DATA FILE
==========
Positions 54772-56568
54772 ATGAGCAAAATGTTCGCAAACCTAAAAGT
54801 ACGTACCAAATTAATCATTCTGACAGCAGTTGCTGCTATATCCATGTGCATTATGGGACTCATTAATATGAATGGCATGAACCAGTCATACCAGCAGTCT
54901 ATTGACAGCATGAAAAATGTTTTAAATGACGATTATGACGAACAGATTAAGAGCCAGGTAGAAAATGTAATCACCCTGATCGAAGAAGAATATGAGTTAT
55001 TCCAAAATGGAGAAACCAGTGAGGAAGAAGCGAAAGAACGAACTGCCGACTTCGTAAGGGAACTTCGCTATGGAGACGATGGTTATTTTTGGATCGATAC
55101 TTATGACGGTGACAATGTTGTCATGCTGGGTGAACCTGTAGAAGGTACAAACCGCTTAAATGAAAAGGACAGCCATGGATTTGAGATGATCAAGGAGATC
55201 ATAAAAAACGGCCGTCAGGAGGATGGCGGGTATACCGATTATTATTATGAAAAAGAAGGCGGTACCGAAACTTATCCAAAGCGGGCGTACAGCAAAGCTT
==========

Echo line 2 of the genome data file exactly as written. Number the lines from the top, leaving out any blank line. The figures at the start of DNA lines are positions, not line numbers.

54772 ATGAGCAAAATGTTCGCAAACCTAAAAGT